Furthermore, research suggests that growth is already declining – and will inevitably decline or collapse, whether due to diminishing material and energy stocks, or a restriction from climate change. Either way, currently economic growth is tied to fossil fuels, and will only become more unsustainable over time (Kallis, Demaria, and D’Alisa, Degrowth, 26). We can choose to plan this descent and use it to our advantage, or let it take advantage of us. Degrowth will make positional goods less expensive, increasing wellbeing and releasing collective resources from unnecessary consumption. It would mean an improvement in and increased access to basic goods like education, healthcare, and public infrastructure. It would mean more people have access to what they need, and less people have access to what they do not.

The key point, however, is that within this current system sustainable energy use is not possible. As long as increased profits are the goal, increased consumption and increased energy use will be the result (Kallis, Demaria, and D’Alisa, Degrowth, 26). In order to actually decrease energy usage, supply and demand have to decrease. Shifting to a degrowth model is necessary to shape society into a sustainable way of living. Some of these changes would include: a shift to producing things for our own use, exchanging of goods as reciprocal offerings instead of monetary payment, an increase in unpaid labour and voluntary participation, a reduction in the commodification and specialization of labour, “communing”, and foremost a dismissal of the current culture of constant accumulation and expansion (Kallis, Demaria, and D’Alisa, Degrowth, 28). Some practical alternative examples of these practices already exist, including guaranteed basic and maximum income, work-sharing, community currencies, co-operatives business models, civic agriculture, and debt-audits (Kallis, Demaria, and D’Alisa, Degrowth: A Vocabulary for a New Era).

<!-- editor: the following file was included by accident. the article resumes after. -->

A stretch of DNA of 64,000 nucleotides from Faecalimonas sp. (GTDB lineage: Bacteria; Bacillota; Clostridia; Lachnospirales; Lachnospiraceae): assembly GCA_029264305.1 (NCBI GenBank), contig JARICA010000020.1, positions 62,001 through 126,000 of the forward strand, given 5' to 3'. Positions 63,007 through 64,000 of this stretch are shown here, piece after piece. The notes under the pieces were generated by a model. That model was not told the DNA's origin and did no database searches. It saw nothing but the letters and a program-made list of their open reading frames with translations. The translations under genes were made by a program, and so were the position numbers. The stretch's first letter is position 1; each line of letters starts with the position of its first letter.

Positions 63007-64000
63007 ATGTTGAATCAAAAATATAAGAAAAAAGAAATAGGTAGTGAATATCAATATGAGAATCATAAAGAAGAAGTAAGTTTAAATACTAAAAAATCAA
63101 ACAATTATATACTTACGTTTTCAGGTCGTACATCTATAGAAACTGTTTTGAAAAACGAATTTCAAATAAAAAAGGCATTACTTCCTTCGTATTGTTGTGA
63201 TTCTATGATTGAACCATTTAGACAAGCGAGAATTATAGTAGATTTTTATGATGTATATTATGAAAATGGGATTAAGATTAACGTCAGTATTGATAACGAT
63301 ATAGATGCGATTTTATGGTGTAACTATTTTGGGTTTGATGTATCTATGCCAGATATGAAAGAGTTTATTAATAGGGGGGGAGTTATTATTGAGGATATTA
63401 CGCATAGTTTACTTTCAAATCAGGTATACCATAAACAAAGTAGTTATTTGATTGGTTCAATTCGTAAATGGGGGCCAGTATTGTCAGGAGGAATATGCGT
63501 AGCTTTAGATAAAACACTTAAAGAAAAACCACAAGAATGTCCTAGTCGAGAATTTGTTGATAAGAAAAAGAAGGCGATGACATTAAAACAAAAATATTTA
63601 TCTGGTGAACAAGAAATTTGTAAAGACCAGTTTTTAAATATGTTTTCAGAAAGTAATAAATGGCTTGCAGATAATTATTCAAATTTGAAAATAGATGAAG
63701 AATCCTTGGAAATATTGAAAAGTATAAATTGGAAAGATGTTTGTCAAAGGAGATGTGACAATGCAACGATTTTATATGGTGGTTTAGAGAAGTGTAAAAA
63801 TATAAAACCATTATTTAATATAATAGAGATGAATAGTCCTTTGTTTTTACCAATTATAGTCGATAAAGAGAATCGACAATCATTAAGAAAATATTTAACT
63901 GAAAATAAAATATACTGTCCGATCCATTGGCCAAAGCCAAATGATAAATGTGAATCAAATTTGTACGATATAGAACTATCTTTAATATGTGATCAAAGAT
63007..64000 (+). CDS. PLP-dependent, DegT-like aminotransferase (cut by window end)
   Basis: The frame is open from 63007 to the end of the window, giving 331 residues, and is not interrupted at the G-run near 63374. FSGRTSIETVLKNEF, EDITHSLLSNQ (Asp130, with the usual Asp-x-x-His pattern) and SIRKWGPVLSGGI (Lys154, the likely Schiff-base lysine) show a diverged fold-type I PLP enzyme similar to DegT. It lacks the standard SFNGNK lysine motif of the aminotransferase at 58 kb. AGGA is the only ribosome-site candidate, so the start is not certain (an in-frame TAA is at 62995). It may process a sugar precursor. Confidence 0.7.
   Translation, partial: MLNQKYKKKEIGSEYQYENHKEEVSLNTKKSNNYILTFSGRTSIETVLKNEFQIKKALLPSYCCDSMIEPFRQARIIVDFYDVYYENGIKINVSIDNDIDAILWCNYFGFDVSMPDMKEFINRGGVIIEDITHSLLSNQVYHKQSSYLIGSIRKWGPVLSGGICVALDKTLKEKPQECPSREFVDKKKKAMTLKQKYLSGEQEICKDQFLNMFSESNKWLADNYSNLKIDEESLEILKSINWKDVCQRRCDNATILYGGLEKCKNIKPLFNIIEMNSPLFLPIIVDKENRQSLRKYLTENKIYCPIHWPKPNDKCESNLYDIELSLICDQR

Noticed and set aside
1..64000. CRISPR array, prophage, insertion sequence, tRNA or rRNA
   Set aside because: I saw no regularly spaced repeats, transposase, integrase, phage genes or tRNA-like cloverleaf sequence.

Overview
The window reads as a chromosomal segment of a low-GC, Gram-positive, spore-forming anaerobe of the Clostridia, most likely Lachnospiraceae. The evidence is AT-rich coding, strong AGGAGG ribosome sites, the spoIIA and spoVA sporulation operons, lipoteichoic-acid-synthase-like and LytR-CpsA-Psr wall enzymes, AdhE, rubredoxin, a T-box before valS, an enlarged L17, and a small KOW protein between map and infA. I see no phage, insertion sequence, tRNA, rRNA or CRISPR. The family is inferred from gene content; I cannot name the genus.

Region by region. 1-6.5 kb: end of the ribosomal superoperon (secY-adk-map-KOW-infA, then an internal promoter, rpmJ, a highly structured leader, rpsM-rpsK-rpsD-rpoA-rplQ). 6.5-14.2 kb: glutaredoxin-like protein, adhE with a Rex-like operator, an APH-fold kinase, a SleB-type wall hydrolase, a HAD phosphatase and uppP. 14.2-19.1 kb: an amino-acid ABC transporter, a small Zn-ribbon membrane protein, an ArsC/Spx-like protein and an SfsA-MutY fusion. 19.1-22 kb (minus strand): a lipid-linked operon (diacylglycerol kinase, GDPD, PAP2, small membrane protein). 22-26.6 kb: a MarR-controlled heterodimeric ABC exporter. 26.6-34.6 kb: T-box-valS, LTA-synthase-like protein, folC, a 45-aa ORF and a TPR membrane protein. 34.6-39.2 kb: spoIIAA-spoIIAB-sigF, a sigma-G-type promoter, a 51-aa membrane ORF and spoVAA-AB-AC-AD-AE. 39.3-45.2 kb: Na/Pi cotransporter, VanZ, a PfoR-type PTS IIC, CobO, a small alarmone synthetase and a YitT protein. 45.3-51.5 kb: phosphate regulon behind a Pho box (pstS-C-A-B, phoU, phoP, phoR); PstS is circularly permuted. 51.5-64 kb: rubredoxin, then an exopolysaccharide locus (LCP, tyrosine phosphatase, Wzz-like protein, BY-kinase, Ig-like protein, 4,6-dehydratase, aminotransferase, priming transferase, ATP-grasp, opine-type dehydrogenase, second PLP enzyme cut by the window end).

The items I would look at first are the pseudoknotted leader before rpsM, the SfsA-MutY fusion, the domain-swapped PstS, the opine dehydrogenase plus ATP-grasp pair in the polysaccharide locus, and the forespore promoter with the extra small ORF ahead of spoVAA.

While many of these practices are out of reach on a truly individual level, there are many ways degrowth can be embraced in day-to-day life, in ways like radically reducing waste, re-localizing food production, cycling, installing household and community solar panels, domestic biogas production, solar ovens, peer-to-peer sharing, gift economy, and re-communing public and private space (Alexander and Gleeson, 912).


Alexander, Samuel & Gleeson, Brendan. “Suburban Practices of Energy Descent.”

American Journal of Economics and Sociology, vol. 79, no. 3, 2020, pp. 907-940.

Kallis, Giorgos & Demaria, Federico & D’Alisa, Giacomo. “Degrowth.” International Encyclopedia of the Social & Behavioral Sciences, vol. 6, no. 2, 2015, pp. 24-30.

Kallis, Giorgos & Demaria, Federico & D’Alisa, Giacomo. DeGrowth: A Vocabulary for a New Era. Routledge, 2015.

Leave a Reply